Progressio and People Serving Girl’s at Risk (PSGR) have been working with a number of people in the Blantyre region of Malawi over the past year and that work is being drawn to a close by the current cohort of national and UK volunteers in Cycle 4. The previous cycle of volunteers worked with Mr Laillo Salad, 56, who lives in Chinyangute village, in the rural north of Blantyre, Malawi.

Mr Salad is a disabled widower who suffers from permanent muscular and joint pain that as a result has left him with limited mobility that requires him to crawl instead of walk. Cycle 3 were informed that Mr Salad’s living conditions were undesirable as his house was in a very poor state. Upon hearing this, they decided to help Mr Salad and subsequently built him an entire new house over the course of 3 days. From the outset, Cycle 4 was keen to maintain the relationships established by PSGR, Progressio and previous cycles.

The current cohort heard that Mr Salad had been enjoying his new house but was still in need of a toilet as his nearest lavatory was over 20 meters away forcing him to crawl there over rough terrain and in the scorching sun.

Vincent Kagwazeni, 18, Group Leader for the Malawian volunteers said: “At first Mr Salad was suffering; he was using the bushes and a toilet very far away.”

Work began with the volunteers digging a 2-meter deep pit that was a few meters away from Mr Salad’s house. Volunteers took turns digging the hole using hoes to displace the earth and shovels to remove it. As they dug deeper, the earth got harder and pick-axes were required to break the ground.

Once the pit was complete, the volunteers covered the hole using slim tree trunks, stones and mud. A brick was left loose in the centre to form the latrine hole. This marked the half-way point in building the toilet.

Volunteers placing stones over carefully placed sticks to create the floor for the toilet building.

The volunteers collected bricks from the surrounding area and used these to start erecting the toilet structure. The de facto mortar was mud and therefore a number of trips were made to collect water from the nearest borehole which was 2 kilometres away. This gave the UK volunteers a great opportunity to practise carrying water by balancing it on their heads – unfortunately a lot was spilled! Mud was duly made and all the volunteers joined in laying the bricks on the growing structure.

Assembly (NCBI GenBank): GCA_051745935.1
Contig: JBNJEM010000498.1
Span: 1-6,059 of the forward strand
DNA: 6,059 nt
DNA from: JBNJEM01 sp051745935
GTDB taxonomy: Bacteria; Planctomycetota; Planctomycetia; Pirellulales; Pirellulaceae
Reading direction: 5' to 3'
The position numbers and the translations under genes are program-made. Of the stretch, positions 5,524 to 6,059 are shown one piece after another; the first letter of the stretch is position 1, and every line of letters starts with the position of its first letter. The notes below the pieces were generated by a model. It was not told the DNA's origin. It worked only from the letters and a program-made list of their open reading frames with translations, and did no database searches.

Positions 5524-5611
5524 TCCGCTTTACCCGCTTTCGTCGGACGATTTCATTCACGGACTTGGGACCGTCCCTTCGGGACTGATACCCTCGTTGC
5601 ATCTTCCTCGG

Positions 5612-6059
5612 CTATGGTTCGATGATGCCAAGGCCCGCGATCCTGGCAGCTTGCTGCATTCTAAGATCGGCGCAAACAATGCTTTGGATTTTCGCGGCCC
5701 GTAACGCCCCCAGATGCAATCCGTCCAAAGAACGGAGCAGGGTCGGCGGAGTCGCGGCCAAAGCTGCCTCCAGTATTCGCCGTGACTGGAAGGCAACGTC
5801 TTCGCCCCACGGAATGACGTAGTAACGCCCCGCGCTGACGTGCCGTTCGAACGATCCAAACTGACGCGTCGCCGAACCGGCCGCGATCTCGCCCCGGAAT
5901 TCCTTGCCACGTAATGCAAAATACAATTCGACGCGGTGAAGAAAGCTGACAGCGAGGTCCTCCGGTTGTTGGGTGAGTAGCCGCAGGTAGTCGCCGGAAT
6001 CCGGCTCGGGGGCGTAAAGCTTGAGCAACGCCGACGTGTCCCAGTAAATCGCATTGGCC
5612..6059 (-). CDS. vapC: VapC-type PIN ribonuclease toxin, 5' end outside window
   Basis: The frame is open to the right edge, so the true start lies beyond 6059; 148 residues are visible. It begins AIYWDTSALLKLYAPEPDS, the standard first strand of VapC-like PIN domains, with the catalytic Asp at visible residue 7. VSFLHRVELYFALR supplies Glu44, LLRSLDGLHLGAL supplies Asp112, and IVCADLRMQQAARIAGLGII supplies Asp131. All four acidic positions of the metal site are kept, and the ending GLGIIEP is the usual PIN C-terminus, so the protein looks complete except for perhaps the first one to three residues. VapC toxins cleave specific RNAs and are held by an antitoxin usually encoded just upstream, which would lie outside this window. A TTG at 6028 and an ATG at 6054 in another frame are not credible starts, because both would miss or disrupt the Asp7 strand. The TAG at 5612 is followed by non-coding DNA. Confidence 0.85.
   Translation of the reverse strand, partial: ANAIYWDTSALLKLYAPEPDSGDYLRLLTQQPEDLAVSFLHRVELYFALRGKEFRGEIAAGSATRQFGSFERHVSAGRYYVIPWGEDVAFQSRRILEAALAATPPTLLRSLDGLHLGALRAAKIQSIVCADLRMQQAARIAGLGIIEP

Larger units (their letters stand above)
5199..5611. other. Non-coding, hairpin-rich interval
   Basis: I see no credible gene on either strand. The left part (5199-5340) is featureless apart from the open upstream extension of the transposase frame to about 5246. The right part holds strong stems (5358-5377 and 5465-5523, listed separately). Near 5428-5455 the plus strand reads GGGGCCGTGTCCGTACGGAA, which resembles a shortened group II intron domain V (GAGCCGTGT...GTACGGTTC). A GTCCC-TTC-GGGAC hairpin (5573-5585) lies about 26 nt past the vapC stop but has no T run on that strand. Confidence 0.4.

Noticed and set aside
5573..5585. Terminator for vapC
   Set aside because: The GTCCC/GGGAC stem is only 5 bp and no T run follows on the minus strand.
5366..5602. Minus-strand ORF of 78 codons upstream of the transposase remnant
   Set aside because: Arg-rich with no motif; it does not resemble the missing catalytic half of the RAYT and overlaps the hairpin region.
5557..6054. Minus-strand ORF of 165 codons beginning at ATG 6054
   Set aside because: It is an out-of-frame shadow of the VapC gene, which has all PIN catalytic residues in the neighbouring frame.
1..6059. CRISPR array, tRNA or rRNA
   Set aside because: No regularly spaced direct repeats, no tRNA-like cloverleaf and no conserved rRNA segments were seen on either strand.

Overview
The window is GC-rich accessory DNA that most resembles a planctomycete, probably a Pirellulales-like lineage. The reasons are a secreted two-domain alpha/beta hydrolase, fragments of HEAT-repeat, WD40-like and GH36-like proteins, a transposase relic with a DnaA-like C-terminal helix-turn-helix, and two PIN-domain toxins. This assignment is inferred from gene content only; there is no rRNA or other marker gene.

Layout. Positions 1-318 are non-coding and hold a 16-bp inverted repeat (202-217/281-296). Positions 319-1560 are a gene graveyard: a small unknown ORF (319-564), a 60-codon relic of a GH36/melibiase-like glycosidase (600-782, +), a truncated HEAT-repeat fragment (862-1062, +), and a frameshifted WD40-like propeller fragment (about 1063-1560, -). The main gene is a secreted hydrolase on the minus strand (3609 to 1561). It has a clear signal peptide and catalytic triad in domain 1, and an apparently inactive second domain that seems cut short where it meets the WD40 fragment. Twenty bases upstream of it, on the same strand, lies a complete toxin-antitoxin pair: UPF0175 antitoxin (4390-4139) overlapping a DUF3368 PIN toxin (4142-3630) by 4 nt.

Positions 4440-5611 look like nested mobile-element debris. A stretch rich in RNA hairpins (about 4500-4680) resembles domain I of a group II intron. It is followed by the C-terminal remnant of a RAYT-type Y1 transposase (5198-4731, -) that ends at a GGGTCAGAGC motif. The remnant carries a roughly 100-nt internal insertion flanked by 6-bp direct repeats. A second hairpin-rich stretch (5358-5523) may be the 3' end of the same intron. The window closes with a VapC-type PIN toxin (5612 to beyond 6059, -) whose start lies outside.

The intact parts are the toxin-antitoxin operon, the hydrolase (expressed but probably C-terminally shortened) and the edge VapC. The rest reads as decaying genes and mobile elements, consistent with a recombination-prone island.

Whilst some of the volunteers were finishing the brick structure others were creating the roof using locally sourced thatching and some tree branches. The completed roof was attached to the toilet structure using rubber ties. Leftover thatching was used to create a modesty fence and this marked the completion of the toilet in its entirety.

Uk volunteers Dan and Lauren collecting tacthing to be used to create the toilet roof.

Stacey Quinn, 21, UK Visual Media volunteer, said: “I was very impressed with how resourceful the building was, especially the use of the mud. It was a very rewarding experience.”

The volunteers were really pleased with their efforts and felt that the 3 days had been a success as they had constructed a toilet that should see 5 years of use and provide a more hygienic area for human bodily waste.

Mr Laillo Salad said: “I was feeling pain in my elbows and knees and also from the sun when I used to crawl to the toilet. I am happy to have a new toilet and I hope it will last a long time.”

Cycle 4 hopes to complete similar projects during the rest of their time working in Malawi with Progressio and People Serving Girls at Risk. It is a great honour to work with and serve the local communities in Northern Blantyre and the volunteers are forever grateful for the hospitality shown to them.

Uk Volunteer Benjimin and local community member Samson creating the structure for the toliet roof.

Written by Rita Kajombo and James Dixon

Photography by Stacey Quinn